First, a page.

Changing Composition of the Barcap Agg?

June 23, 2011

As many commentators have pointed out, over the past two years the BarCap Aggregate has seen a large increase in its benchmark allocation to treasuries. Since December 2008, treasuries as a percentage of the Agg have grown from 21% to 33% (see first image above – click on thumbnail for larger version). This highlights a drawback of any bond benchmark based on issuance. Issuance based benchmarks by their nature drive allocations not based on expected risk and return, but based on the funding needs of underlying issuers. One of the primary drivers of the increase in treasuries as a percentage of the Agg has been the large federal deficits caused by the 2008 recession necessitating higher treasury issuance. Historical and projected deficits are shown in the second image above (click thumbnail for larger version).

The federal deficit picture shows why the Treasury component of the Agg may stabilize, albeit at a higher level. While the Federal budget remains challenged and the political environment uncertain, through GDP growth alone the Federal deficit will decrease from its peak.

A more important concern for investors is how the change in the composition of the Agg affects the risk and return profile of their fixed income portfolios. If treasuries increased in market weighting in the Agg, clearly other sectors decreased in weighting. The change in sector weighting in the Agg for major sectors is shown below:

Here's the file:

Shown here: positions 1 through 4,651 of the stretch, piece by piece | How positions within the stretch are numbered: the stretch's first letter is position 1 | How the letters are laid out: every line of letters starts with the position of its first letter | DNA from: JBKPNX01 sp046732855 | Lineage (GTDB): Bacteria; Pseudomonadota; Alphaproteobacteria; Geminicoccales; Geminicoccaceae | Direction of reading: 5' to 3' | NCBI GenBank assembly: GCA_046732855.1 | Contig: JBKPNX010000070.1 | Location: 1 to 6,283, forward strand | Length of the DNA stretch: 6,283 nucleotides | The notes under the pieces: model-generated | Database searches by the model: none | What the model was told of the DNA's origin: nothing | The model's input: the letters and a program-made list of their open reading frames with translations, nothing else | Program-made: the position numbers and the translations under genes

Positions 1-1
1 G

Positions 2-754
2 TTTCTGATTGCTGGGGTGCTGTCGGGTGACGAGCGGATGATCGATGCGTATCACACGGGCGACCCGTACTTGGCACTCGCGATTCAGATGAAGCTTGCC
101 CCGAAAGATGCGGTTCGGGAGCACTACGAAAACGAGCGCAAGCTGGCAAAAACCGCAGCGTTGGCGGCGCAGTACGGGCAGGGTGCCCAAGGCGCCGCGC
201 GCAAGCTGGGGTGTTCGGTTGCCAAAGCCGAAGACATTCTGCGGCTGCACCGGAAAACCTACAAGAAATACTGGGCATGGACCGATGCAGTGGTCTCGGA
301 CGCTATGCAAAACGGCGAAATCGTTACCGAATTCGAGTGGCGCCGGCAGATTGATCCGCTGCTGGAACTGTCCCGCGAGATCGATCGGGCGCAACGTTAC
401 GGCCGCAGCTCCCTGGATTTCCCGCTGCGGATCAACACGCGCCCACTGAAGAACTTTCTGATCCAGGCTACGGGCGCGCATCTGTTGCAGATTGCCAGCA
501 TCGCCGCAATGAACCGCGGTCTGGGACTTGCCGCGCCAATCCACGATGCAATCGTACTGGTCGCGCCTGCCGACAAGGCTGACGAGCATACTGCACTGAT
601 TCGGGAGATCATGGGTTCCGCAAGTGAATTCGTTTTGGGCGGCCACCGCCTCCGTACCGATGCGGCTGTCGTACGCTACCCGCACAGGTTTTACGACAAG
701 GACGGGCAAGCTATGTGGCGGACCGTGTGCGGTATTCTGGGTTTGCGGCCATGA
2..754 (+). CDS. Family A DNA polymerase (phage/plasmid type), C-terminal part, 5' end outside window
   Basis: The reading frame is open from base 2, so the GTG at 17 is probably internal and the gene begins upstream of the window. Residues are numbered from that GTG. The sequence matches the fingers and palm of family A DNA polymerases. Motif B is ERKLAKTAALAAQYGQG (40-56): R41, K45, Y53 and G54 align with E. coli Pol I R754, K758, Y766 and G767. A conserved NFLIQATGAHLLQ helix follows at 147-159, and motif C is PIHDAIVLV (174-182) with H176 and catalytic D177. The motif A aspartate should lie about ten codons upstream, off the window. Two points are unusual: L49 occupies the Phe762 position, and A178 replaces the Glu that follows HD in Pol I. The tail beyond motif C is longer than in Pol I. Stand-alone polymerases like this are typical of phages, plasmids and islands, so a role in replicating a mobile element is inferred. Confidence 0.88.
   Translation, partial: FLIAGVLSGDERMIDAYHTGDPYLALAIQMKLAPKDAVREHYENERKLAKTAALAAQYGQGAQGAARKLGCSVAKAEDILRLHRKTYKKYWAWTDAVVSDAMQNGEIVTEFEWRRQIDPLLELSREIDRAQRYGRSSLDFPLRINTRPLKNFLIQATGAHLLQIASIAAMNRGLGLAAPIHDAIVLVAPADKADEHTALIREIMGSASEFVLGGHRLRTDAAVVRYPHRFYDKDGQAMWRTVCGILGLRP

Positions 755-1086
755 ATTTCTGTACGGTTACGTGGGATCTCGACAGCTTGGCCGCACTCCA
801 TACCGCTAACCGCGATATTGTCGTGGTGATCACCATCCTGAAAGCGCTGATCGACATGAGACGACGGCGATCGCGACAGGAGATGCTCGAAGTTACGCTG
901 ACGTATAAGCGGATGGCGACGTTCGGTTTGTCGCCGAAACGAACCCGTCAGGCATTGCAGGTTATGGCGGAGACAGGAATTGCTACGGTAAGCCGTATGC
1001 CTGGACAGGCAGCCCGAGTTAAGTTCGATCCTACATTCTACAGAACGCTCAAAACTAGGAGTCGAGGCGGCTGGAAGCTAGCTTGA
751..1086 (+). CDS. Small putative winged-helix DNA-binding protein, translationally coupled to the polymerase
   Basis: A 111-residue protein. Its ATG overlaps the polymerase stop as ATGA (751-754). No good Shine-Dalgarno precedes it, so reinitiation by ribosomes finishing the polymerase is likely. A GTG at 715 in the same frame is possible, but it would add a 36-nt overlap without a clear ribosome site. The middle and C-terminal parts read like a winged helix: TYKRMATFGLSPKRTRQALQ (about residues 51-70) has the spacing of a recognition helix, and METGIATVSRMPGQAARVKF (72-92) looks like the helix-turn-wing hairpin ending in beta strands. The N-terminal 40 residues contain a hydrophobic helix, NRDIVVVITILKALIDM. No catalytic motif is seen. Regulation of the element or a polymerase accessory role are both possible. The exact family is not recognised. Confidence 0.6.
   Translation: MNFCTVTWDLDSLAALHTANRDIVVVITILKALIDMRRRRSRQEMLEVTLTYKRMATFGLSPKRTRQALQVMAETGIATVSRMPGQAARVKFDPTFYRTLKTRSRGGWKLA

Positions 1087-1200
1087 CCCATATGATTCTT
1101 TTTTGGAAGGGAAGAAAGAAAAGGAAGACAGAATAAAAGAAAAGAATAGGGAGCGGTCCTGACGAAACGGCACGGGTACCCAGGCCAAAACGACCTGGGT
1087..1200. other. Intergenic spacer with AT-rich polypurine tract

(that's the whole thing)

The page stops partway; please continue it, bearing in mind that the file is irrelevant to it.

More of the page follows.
Chg. In Mkt






Source: Barcap; changes since December 2008

As treasuries have increased as a percentage of the Agg, MBS, agency bonds, and securitized products (ABS and CMBS) have decreased. This is due to a combination of decreases in issuance, especially for securitized products, and Fed purchases (MBS). Notably, the percentage weight to corporate bonds has remained constant on relatively strong issuance, and the weight to credit as a whole has actually increased.

Over the past 10 years, treasuries have been highly correlated with agencies (0.96) and MBS (0.85), and had a lower correlation with credit (0.62). Returns and standard deviations for the past ten years are shown below:















If these relative trends continue, and the sector allocation of the Agg continues to have a higher percentage of treasuries passive investors in the Agg will likely not see much difference in expected future returns. However, passive investors will likely see an increase in future volatility, as the standard deviation of treasuries has been much higher than the standard deviation for agencies and MBS. Investors in active core fixed managers are unlikely to experience changes in expectations due to the changing composition of the Agg, as active managers are often perpetually underweight treasuries.

The opinions expressed herein are those of Marquette Associates, Inc. (“Marquette”), and are subject to change without notice. This material is not financial advice or an offer to purchase or sell any product. Marquette reserves the right to modify its current investment strategies and techniques based on changing market dynamics or client needs.

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